Wednesday, August 25, 2010

Pragurkreece: In Which I Am Internally Slain By A Night-Bus But Revived By Cappadoccia

In the interests of being super-frugal Mennonites, we took a night-bus from Istanbul to Cappadocia, which is about from here to here.

In theory it's brilliant, because you catch the bus at 7 pm and then you get to where you're going at 7 am and you haven't wasted a day traveling AND you aren't paying for accomodations that night.  This is us on the night bus when we first got on and thought it was balling because it had tv's.

This is before we realized that the movies were all in Turkish, and that of the advertised AC, wi-fi and toilet, only the AC was present and accounted for.  We didn't realize the lack of toilet until two hours into the trip, and several shouted conversations with the driver only brought the next scheduled bathroom stop up from 1 am to 12:30 am.

A long day of walking PLUS a long night-bus left my feet incredibly swollen so that I could hardly scrape my flip-flops on, and wherever I put them they felt like they were going to burst.  Exploding feet ≠ sleeping despite half a Gravol, and while everyone nodded off I sat there, frustrated and tired, knowing that I was going to be a wreck the next day but not knowing how to help myself.  This is the part of the trip where I am a crabby child and I have a little weep into my head scarf.

I drifted off from about 5 until we got to Cappadocia at 7, and then a bunch of stuff happened where our hostel had over-booked and sent us to a different hostel?  I don't remember, because I was sleeping in a corner.  Somehow I ended up taking a 4-hour nap in a cave, which is what one does in Cappadocia because it is MADE OF CAVES!

Everyone lives in caves, guys.  Like, as though they were houses.

It. Is. Crazy.  I did not know this place existed in the world, and here it is, all full of fairy chimneys and underground cities and shit.

We spent the first day (after cave-napping) poking around and exploring the open air museum, which is basically a bunch of cave-churches

and where the only photo I really wanted to take was of an angry beetle on a mural in a cave-church guarded by the no-photo police.  Alas.  Also, there were camels. 

I asked the camel guy if I could pet a camel, and he's all, Sure!  And then I'm petting the camel and then the camel guy picks me up and puts me on the camel, and then tries to charge me for a picture on the camel despite my not voluntarily being on the camel.  On the one hand, being hoisted by strangers is not my idea of a good time.  On the other hand, I got a free (albeit brief) camel ride.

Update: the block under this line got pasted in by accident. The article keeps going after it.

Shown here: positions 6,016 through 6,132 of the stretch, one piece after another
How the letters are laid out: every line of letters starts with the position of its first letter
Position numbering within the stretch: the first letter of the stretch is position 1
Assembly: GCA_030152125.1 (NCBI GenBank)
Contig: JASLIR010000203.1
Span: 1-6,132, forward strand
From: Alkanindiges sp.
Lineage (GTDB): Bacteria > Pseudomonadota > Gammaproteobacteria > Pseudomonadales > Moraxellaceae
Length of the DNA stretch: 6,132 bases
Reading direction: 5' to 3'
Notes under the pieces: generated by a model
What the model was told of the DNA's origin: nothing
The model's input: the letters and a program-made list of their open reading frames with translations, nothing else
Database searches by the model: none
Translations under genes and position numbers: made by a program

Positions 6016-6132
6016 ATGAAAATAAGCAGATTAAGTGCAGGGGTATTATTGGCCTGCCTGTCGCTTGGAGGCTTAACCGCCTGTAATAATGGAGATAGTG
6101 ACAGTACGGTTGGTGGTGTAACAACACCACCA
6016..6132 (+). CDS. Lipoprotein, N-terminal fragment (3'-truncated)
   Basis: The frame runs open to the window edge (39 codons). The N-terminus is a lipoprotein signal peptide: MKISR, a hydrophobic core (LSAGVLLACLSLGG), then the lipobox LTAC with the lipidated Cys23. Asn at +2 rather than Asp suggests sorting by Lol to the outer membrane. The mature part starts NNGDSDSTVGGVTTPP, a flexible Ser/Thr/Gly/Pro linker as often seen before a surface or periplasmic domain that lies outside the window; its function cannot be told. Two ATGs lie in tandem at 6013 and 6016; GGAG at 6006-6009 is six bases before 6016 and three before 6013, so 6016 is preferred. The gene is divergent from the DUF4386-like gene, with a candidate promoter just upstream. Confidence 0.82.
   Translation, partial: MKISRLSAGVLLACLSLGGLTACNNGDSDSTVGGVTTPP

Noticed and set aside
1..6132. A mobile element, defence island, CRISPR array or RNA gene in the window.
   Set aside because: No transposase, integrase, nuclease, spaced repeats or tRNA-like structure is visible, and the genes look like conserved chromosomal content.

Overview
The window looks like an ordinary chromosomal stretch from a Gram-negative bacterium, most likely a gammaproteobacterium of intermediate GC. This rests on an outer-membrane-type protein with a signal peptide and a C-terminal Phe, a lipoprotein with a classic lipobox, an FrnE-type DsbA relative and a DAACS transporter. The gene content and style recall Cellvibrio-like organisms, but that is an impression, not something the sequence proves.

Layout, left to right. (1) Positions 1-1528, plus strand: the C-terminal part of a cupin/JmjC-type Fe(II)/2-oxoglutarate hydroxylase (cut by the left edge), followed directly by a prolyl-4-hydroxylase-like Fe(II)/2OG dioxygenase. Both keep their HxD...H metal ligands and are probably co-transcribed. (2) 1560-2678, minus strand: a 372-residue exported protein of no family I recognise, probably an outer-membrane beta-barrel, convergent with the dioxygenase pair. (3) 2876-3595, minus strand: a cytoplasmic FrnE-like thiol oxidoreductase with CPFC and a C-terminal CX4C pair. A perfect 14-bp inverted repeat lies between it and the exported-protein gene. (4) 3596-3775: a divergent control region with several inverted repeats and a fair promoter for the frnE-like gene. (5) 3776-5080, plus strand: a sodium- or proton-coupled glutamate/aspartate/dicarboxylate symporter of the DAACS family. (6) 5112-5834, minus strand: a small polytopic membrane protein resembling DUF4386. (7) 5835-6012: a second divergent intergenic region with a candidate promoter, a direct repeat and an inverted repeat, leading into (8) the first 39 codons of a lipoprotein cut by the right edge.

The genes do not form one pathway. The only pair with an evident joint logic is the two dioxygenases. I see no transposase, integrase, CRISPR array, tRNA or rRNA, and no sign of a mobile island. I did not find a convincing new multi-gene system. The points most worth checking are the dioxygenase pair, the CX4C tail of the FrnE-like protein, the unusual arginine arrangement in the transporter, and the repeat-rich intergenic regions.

The day was long and sweaty and full of dust and awesome.  We had been chastized for bringing outside beer into the common room of our Istanbul hostel, so we were surprised when we asked our cave hostel if we could drink beers on their terrace and they were like, Yes, if you have.

Have we did.

The next day we took a tour, which sounds lame and touristy but which was completely rad and encouraged much tour-taking later in the trip.  There are so many things to see in the area, and almost no public transit, and renting a car definitely = getting lost and shouting at each other.  Tours are air-conditioned buses and other people to chat with and someone telling you what the hell you're looking at.

We toured an underground city that goes down six floors.  Underground.  There was a wine press and traps for the enemy and all the couples furtively hugged each other in the coolness of the caves. 

The stairs and passageways were made for smaller people than me, and MUCH smaller people than Joel.

We took an hour 'hike' in Ihlara Valley, where we stopped to drink imaginary tea in the stream.

We clambered all over the Selime Cathedral, where another group's guide warned them about a particularly Perilous Stairwell and advised them not to go up it.  Our guide said nothing re: not going up the stairwell, which we took as permission, but which I second-guessed once the wall dropped away to my right into a yawning abyss and my feet shifted in my sweaty flip-flops.

A note on sleeping in caves: they smell like caves and are full of moths but there is no AC necessary because it is a cave.  I slept under a blanket, you guys.  I don't think I've adequately conveyed how hot it was, but the temperature never dropped below 40 while the sun was out, and we were never not sweating.  It spat rain for, like, eight seconds, and they were the happiest eight seconds of the day.  Our rain dance failed to bring more rain.


1 comment:

Rebekah Joy Plett said...

AAAIEEEE want more pictures!